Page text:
In 2005, Wayne Westerman, an engineering graduate student in Delaware, was working on his dissertation when he began developing carpal tunnel syndrome. To help deal with the painful condition, he began to experiment with a small, multitouch input device. The idea was to create something he could use to enter information without having to press hard. Along with his advisor, John Elliott, he formed a company FingerWorks to sell the resulting product.
The young company barely got off the ground before it was purchased by Apple. Westerman's little device? Well, it eventually became the technology underlying the touchscreen on the iPhone.
While a feel-good story on its own right, the FingerWorks touchscreen is an example of an innovation strategy known as lead user design—and an excellent example of why we need to stop looking at people with disabilities (PWD) as an HR problem and start pushing them toward the innovation lab.
The reason is that lead user design turns product innovation on its head. In a typical design process, companies look at their existing customers, identify gaps in the products or experiences they provide, and create new solutions that address them. The end result is an incremental innovation that, while welcome, doesn't move the needle very far.
Lead user design instead identifies extreme users with serious unmet needs. Most of us do not navigate the world like PWD, but we do navigate the world, and their experiences can inform ours. Many people could all use mice and keyboards, but only when a person with a disability came up with a touchscreen did the rest of us understand how useful it could be for us.
Needless to say, PWD make great lead users. To understand why, we need to recognize a disability not as a medical condition but as a mismatch in capabilities. PWD experience the same things as other consumers, but in a different way. The friction and pain points that we talk about in customer journeys are almost always more challenging for them. They are also more aware of these issues and proactive about finding ways to address them.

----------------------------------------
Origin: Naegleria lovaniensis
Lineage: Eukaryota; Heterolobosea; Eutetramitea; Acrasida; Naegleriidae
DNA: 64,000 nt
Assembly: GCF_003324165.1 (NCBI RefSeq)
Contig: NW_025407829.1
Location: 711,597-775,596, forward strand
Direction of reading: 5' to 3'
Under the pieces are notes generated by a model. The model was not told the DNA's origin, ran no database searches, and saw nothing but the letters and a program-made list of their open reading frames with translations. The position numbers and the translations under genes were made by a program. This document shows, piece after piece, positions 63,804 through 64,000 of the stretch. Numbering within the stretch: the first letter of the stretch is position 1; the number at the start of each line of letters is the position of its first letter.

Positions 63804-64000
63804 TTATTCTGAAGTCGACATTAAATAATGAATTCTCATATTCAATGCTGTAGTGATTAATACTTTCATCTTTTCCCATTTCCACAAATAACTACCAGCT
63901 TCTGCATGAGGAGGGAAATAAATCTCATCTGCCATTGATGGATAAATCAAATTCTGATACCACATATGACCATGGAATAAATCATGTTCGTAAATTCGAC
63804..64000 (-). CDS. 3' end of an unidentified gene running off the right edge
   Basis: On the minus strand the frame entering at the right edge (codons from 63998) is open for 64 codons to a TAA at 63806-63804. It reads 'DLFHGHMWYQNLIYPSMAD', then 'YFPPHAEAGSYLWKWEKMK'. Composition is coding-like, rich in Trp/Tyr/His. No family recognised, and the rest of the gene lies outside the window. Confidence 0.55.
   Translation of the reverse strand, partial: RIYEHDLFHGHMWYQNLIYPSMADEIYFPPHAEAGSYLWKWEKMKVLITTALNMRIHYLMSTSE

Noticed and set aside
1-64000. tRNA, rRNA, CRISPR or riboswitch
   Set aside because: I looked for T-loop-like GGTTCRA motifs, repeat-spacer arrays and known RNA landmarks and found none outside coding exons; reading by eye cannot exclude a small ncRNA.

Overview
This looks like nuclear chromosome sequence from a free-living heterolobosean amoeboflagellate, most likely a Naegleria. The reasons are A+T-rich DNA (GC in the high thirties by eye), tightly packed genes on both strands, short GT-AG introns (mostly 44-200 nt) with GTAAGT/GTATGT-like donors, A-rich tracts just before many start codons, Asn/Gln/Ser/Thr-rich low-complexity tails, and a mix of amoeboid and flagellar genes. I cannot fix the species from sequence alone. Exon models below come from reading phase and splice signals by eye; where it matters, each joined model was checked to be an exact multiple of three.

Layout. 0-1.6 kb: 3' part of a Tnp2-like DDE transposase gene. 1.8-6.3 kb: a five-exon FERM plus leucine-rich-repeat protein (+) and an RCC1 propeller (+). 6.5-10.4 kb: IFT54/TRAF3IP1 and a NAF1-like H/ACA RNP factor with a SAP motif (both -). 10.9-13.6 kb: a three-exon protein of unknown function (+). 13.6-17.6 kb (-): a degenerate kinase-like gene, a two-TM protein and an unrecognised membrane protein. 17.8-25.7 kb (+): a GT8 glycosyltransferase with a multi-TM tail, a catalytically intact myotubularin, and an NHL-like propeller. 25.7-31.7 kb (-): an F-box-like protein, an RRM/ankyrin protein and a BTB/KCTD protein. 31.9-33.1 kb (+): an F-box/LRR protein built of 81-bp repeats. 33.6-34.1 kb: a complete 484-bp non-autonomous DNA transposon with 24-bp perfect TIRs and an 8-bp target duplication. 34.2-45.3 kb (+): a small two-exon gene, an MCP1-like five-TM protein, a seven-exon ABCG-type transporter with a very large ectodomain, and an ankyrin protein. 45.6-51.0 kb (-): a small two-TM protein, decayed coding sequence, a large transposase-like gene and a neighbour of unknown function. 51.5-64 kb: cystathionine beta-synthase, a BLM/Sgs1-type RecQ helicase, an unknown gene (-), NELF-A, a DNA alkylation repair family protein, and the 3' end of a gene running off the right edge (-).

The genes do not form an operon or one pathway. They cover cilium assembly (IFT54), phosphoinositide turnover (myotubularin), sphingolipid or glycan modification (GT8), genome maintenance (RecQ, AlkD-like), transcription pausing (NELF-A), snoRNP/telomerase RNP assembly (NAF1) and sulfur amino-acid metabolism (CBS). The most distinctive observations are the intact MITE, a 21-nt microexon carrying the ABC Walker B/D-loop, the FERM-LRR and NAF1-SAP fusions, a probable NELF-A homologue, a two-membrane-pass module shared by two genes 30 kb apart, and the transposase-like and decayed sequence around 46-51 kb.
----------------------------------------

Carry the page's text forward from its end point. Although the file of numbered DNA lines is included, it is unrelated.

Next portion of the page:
Westerman is no outlier. PWD are natural innovators who are often well ahead of the curve on technologies that are then adopted for wider use. It might surprise you to know, for example, that email was also invented by a person with disabilities. The typewriter was invented by man who wanted to communicate directly with his deaf fiancée. And the inventor of the phonograph, a certain Thomas Alva Edison, was almost entirely deaf as well.
If you're looking for an example of where PWD are way ahead of the curve today, try voice interfaces. Thanks to Amazon Echo and Google Home, many ordinary consumers today are learning to navigate the world through voice assistants and speech-to-text. When companies are trying to get ahead of that trend, they often look to ordinary users for ideas and inspiration. But voice interfaces are far from new: PWD have been using them for a long time. As a result, they know much more about how to get around the world using their voices and would be much more useful in the design process than most.
The final thing to remember is that lead user design does not mean you are designing something for PWD. If you design a product for someone with different abilities, that resulting product will almost certainly work for everyone. And it will likely contain novel features that others are excited to adopt. For just one more example, the curb cut, which was largely added to urban infrastructure to accommodate wheelchairs, is today used by parents with strollers, people riding bicycles, and more.
That's why it's extremely important for businesses to stop thinking about PWD as an HR requirement. Instead, PWD can be a powerful advantage in coming up with new products and services. If you are trying to create game-changing new products and services, you don't merely need to think outside the box—you should probably look outside of it too. PWD can help you do just that.